I recently heard an interview with Jim Jarmusch in which he talked about how he considers himself an amateur filmmaker, even though he’s been making movies since the early 1980s. He explained that he looks back to the original Latin meaning of the word amateur, which is amare, or “to love.” Amator means “lover.” Being an amateur means loving your craft.
I’m in. I’ve been a UX designer for a number of years, and what Jarmusch said really clicked with me.
Heart and guts
Jarmusch spent most of the 1970s in New York City immersed in the emerging punk music scene, which was a haven for amateurs. Punks loved rock ‘n roll, but few were trained musicians. If you had the attitude and desire, this was the place to be. Sure, some got rich and famous eventually, but for most of the NYC punk rockers, they were authentic amateurs. And that’s what made the music so vibrant; it was driven by heart and guts, not pleasers trying to make a buck.
In this sense, I like the idea of approaching my work as an amateur. I have always been driven by my love for good storytelling, a skill that you need as a user experience designer. You need to tell stories about users to clients and to product teams, and you need to transform a pile of random ideas into a different kind of story: an application.
Mistakes are baked in
Being an amateur means you don’t feel paralyzed by the fear of making a mistake. In software development, the buzzwords of “lean,” “agile,” and “rapid prototyping” are actually just different ways of saying the same thing: move fast, break things, discover mistakes early, keep iterating. Mistakes are baked right in. The whole process is designed to find mistakes early and get rid of them. If you can’t move fast because you fear being wrong, you’re going to have a hard time being successful. So, think like an amateur!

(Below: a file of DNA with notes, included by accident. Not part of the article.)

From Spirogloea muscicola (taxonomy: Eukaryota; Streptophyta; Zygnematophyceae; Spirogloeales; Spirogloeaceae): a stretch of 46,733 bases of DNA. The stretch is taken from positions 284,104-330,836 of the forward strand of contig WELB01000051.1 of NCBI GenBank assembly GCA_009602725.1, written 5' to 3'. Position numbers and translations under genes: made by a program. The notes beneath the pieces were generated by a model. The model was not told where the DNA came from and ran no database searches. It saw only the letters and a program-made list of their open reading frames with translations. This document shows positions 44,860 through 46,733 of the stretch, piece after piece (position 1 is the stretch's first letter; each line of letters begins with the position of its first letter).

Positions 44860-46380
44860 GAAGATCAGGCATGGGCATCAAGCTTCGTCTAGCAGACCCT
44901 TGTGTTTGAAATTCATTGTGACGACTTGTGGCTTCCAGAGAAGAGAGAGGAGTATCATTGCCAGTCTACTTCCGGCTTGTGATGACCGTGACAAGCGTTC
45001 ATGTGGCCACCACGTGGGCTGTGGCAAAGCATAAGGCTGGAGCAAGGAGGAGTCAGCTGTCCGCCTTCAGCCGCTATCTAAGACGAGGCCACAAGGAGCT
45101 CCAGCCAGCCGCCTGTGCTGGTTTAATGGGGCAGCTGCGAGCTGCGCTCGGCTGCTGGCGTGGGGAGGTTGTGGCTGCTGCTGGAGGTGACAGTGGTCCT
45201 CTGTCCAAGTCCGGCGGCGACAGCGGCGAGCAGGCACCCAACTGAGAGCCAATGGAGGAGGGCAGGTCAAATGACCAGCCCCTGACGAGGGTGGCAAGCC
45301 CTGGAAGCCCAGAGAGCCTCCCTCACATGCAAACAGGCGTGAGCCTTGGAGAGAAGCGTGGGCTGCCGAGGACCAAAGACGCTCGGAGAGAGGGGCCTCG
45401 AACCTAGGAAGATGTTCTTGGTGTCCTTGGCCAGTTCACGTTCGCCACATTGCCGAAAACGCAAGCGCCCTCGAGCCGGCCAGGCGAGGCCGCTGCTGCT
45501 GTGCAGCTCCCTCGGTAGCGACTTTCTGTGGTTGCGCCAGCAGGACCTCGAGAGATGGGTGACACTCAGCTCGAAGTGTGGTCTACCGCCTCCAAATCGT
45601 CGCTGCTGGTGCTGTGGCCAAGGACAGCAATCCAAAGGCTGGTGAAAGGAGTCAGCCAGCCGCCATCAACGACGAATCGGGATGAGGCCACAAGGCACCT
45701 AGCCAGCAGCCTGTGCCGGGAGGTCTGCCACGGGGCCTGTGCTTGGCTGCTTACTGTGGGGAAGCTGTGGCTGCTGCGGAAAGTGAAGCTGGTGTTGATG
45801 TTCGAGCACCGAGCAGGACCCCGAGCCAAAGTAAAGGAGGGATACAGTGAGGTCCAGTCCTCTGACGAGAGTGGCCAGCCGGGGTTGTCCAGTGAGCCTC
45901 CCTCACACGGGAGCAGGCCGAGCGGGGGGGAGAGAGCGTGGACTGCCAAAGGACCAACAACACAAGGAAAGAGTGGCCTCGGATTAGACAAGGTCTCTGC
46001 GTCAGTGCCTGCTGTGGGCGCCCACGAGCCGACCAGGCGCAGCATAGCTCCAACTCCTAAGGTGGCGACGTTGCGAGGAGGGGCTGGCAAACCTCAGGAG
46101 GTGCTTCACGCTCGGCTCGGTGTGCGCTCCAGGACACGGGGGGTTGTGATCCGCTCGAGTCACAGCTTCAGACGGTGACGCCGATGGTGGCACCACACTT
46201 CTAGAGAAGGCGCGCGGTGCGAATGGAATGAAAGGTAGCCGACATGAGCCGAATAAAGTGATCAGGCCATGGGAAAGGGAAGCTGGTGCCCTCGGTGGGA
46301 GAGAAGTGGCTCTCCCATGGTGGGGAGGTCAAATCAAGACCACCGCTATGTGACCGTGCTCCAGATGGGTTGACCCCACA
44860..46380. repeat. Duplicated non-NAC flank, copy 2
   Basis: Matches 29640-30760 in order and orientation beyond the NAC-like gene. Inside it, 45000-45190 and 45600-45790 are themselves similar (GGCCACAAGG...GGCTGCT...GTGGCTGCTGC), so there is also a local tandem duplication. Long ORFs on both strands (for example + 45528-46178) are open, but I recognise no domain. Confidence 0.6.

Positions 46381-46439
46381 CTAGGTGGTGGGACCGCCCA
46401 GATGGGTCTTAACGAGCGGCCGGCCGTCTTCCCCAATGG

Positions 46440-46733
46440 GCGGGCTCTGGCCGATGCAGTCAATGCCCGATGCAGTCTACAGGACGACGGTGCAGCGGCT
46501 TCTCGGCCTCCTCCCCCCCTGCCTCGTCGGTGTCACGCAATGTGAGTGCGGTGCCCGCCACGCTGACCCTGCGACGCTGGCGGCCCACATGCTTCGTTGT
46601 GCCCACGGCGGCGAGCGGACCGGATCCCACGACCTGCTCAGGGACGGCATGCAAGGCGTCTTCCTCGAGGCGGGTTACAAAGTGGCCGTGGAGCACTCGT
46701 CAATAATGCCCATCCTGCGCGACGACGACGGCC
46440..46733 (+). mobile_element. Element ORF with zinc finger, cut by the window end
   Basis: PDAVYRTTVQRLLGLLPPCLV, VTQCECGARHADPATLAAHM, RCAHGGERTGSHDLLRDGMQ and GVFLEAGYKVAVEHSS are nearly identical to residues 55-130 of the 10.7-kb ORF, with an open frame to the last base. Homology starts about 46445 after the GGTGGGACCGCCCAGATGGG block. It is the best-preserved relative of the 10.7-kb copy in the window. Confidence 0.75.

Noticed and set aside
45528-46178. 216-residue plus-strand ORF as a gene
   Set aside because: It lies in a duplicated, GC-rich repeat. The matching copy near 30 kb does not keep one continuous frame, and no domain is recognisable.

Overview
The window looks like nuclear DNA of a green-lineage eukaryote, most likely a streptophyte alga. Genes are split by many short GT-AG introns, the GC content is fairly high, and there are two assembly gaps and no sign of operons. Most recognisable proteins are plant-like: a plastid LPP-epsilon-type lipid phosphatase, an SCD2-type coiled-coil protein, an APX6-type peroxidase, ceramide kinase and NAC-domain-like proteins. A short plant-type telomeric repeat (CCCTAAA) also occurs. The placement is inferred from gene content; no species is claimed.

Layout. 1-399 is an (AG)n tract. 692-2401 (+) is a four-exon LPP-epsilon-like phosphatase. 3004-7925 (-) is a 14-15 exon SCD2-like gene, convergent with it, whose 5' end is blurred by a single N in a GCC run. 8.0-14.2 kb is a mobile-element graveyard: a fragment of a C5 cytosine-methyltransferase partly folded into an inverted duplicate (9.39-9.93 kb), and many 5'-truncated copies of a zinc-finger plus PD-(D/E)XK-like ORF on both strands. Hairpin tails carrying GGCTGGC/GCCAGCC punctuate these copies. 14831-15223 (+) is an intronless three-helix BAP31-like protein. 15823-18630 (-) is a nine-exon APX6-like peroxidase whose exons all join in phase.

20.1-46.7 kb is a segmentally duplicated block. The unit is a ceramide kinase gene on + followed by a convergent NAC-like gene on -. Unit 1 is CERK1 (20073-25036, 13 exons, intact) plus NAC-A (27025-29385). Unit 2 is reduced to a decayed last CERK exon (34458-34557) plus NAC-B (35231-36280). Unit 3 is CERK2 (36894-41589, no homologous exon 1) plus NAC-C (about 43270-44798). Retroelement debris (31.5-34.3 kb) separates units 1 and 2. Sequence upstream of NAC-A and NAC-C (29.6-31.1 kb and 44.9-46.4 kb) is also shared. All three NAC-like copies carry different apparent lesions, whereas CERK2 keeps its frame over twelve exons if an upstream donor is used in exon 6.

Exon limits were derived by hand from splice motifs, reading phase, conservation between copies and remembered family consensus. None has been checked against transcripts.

It is nearly impossible to be a designer of any kind without injecting part of yourself into everything you design. Therefore, I want my designs to reflect the best parts of amateurism: drive, humility, empathy, being uncomplicated.
A term of endearment
If you investigate the meaning of “amateur,” you get mixed messages. How is it that one word can mean two things that are almost opposites?
By the Latin root definition, an amateur is someone who does something out of love and passion, someone who is not held captive by making money. An expert without financial interest. This version of the word has a kind of purity.
By another definition — the one that’s more common in America — an amateur is someone who is uninformed, inexperienced… a dilettante who has not yet paid her dues, but is attempting to wear the disguise of a professional and reap the rewards. An imposter. This version of the word is derogatory.
I choose to understand “amateur” as a term of endearment, a label that communicates motivation instead of obligation, passion instead of masked apathy, emotional rewards instead of financial rewards, and integrity instead of weakness. As an amateur, I can feel free to do what’s best instead of what’s easy.
In his 2009 TEDx Talk, Simon Sinek explained that, in their day, the Wright brothers were competing with plenty of other airplane inventors who were much better funded, and who had more experience and education on their teams. But the Wright brothers were pursuing their dream of flight, while the others were pursuing fame and fortune and status. Who do you think was more innovative, more willing to take chances, and more willing to put in the work? History tells us who: Orville and Wilbur Wright. Amateurs!
Being an amateur is the essence of the pioneering spirit that all entrepreneurs embolden. Conformity and structure can be the enemy of creative thought. Like the Wright brothers and scores of visionary amateurs before and after them, progress comes from those who aren’t afraid to fail.
Why do you do what you do?
I think many of us who work in tech could benefit from taking on the attitude of an amateur more often. It’s easy to get occupational burnout in this industry. It’s fast paced and competitive. It’s male-dominated. It requires constant self-education. Keeping the enthusiasm going can be a challenge if you’re only in it for the money.
I’ve known many people who are truly in love with their work. They get excited about new ideas. They (mostly) remove ego from the work at hand. They listen. (They talk a lot, too…)
Maybe we’re all a bunch of amateurs, in the best way possible: We love our work.